A Few Words About the Author
Igor Bergler was born on September 21, 1970 and spent his childhood in Timişoara, a city in western Romania. He graduated from C.D, Loga High School, the city’s the best lycée back then. He grew up, as he owns, in a huge family exposed to the various preoccupations of his relatives on both sides and continues to maintain close family ties. He not only inherited all their interests, he was practically born polyglot because (thanks to Timişoara’s geographic position) his united family spoke many languages. He now speaks five fluently and gets by in five more. Bergler started going to college in the last year of Communism (1989) at Timişoara Polytechnic, but the revolution freed him from a profession that bored him and opened a path toward cinematography, his long-time dream. He studied film direction, script writing and film theory in Bucharest then pursued directing and television studies in Berlin, where he further specialized in electoral campaign technique, political marketing and management, for which he received a doctorate in Electoral Campaign Management. Desperately interested in everything around him, in his student days he numbered narratology and semiotics among his passions where they rank to this day. He grew up in a house with a huge library, and he owes his education to his mother and two the three aunts who raised him along with her and without whose support he would never have accomplished all he has managed to achieve. The Lost Bible is dedicated to these aunts.
Like his character Charles Baker, Bergler has done many things in various fields, either because he gets bored very quickly or because he’s “greedy for knowledge.” He was, for instance, part of the extraordinary team that gave Romania ProCinema, the country’s best post-revolutionary cinema magazine, for which he wrote dozens of articles and film reviews. A short time after his departure for Berlin, the magazine folded. Bergler says that’s just a coincidence. Be that as it may, in Timişoara he acted as executive director of what the press called “the best local television station in Romania,” Analog TV, and for a short period he oversaw Analog’s radio stations in Timişoara, Caransebeş şi Lugoj. And the list goes on.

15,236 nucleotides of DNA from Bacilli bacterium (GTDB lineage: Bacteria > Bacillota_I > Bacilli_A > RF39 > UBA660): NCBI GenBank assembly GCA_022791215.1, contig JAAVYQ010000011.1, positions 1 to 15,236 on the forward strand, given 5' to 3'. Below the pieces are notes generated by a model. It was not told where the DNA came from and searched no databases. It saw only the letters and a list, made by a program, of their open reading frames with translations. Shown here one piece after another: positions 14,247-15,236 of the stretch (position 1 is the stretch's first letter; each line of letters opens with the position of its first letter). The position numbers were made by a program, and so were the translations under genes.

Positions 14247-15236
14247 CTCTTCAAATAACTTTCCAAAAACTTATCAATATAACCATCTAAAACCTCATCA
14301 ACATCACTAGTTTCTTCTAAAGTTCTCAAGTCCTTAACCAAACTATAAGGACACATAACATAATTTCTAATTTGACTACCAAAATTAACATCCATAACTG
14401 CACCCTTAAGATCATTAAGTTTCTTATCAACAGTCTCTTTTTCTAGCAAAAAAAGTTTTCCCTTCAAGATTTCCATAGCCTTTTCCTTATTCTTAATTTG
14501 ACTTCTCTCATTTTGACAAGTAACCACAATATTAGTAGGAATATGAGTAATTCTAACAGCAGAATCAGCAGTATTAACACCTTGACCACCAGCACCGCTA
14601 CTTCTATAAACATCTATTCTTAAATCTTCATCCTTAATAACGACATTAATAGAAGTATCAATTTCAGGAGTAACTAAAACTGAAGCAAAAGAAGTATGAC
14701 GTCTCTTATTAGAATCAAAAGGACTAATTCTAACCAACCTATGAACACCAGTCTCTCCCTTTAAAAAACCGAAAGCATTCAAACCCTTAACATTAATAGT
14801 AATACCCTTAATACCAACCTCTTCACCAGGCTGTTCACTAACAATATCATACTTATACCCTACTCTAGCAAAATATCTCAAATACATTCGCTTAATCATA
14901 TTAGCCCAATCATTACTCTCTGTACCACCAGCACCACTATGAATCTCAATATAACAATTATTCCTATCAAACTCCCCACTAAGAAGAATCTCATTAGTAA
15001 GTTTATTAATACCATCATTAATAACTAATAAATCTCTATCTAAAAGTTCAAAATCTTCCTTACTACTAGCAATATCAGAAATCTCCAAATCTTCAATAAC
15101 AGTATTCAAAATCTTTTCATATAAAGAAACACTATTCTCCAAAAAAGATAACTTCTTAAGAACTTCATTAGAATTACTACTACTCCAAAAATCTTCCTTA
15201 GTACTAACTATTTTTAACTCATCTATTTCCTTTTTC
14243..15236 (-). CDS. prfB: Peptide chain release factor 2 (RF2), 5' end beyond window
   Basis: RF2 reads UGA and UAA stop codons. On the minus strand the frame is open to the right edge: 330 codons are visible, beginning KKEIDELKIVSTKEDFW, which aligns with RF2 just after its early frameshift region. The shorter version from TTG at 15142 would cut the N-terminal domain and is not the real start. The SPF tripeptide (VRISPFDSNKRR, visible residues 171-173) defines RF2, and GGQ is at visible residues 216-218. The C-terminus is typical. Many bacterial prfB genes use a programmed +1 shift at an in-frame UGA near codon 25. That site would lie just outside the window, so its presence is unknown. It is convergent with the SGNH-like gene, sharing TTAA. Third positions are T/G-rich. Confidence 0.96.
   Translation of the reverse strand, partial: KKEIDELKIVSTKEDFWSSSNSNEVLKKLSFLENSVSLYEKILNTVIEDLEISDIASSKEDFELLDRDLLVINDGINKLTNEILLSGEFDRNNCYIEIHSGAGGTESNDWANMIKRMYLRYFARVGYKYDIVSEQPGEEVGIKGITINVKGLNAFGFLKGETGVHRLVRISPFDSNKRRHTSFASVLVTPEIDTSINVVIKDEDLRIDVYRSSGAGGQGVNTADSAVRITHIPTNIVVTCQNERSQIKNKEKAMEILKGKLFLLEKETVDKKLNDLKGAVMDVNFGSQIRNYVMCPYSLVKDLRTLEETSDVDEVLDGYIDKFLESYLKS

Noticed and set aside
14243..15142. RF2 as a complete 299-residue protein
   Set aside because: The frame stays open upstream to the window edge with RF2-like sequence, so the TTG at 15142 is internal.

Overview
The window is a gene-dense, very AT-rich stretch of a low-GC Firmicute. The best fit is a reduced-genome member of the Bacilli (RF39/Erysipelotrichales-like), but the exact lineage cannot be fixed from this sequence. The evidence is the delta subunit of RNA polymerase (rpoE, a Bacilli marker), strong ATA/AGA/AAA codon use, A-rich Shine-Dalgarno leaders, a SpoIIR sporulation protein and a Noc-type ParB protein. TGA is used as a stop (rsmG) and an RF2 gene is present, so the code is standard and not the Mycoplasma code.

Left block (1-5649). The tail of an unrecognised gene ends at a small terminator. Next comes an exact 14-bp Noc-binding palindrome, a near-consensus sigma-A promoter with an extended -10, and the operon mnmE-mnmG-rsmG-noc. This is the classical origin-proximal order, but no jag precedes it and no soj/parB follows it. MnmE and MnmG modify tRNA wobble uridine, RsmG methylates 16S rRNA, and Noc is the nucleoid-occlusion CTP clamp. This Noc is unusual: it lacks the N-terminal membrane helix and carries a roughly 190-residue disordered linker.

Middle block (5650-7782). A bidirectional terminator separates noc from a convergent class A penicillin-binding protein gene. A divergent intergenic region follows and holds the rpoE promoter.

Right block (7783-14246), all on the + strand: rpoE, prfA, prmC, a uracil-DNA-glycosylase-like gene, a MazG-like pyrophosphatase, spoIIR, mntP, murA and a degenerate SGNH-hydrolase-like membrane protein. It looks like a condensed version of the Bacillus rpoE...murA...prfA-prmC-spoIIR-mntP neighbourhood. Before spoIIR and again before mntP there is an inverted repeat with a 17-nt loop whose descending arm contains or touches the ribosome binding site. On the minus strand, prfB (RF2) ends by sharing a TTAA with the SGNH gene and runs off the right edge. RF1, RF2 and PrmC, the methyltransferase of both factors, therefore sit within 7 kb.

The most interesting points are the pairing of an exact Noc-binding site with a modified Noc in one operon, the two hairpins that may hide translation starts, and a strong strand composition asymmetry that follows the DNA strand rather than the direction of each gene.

For Analog, he created and moderated a famous cultural television program, “The Fifth Wheel,” featuring guests from across the cultural spectrum.
Post television, he built and ran two of the most interesting mid-sized independent publicity and marketing agencies in Romania. He created and promoted famous brands. Some of these are now national and regional leaders in their categories.
To mention one of his many many “firsts”: among the 12 films he wrote and directed, the two full-length features are the first films produced in Romania by independent television, and, as noted in the press of the time, they are the first Romanian thrillers.
Forever restless, agitated and in a state of continuous search, he possesses the largest private film-library in Romania: over 8,000 copies, all bought and paid for because, for him intellectual theft is a terrible turn off. His library of books is extensive as well. Hugely energetic, he has conducted electoral campaigns, taught for years at the University of Timişoara, and travelled the world.
He’s crazy about the soccer team Juventus Torino, his wife’s brand of hair accessories, TIE-ME-UP, any small round animal with fur.
He says that in the course of writing he reads his novels to his cat, Ferdinand, and can tell from the tone of the meows whether he has to change something or not.
The Lost Bible is the first book in the Charles Baker series. Lincoln’s Best Kept Secret and Richard the Third’s Lost Hunch are forthcoming. A Rather Nasty Combination and Perplexity, both novels, are also in the works.
He has a wonderful wife and loads of friends, true friends among them.
I tried to get Bergler to answer Proust’s famous questionnaire, but I failed miserably, so I asked him a few stupid cub reporter questions, like “Since you’re still passionate about history, who are your favorite historic personalities? Answer: Diogenes and Charlie Chaplin. As for his favorite books, there were just too many. When challenged to name at least two of three, he came out with Joyce’s Finnegan’s Wake and Fuentes Terra Nostra. He immediately added, “There has to be something by Borges and Danilo Kiss.” So who was his favorite intellectual? Umberto Eco. The film question was harder, but after we’d dealt with Zoro (with Alain Delon in the title roll, the film of his childhood), I managed to get Inquiry into a Citizen Above Suspicion by Elio Petri, Kaos by the Taviani Brothers and Bergman’s Fanny and Alexander. After that, as if he regretted having to choose, he ran breathlessly through a heap of titles and auteurs: Kusturica, Kurosawa, Fellini and other’s I’ve forgotten. Then he told me to take a hike.